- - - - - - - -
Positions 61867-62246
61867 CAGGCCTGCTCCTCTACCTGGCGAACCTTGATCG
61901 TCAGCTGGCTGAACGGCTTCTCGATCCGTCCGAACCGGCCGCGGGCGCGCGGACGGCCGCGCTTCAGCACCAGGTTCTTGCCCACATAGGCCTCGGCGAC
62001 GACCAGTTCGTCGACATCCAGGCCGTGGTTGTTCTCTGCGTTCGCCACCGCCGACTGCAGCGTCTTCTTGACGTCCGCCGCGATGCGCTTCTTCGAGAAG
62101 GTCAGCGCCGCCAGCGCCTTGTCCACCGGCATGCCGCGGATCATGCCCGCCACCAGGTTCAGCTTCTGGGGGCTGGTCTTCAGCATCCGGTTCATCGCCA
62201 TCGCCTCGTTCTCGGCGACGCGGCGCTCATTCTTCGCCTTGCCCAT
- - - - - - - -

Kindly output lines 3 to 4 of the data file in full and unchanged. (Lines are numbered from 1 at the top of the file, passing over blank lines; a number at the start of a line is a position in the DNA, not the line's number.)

61901 TCAGCTGGCTGAACGGCTTCTCGATCCGTCCGAACCGGCCGCGGGCGCGCGGACGGCCGCGCTTCAGCACCAGGTTCTTGCCCACATAGGCCTCGGCGAC
62001 GACCAGTTCGTCGACATCCAGGCCGTGGTTGTTCTCTGCGTTCGCCACCGCCGACTGCAGCGTCTTCTTGACGTCCGCCGCGATGCGCTTCTTCGAGAAG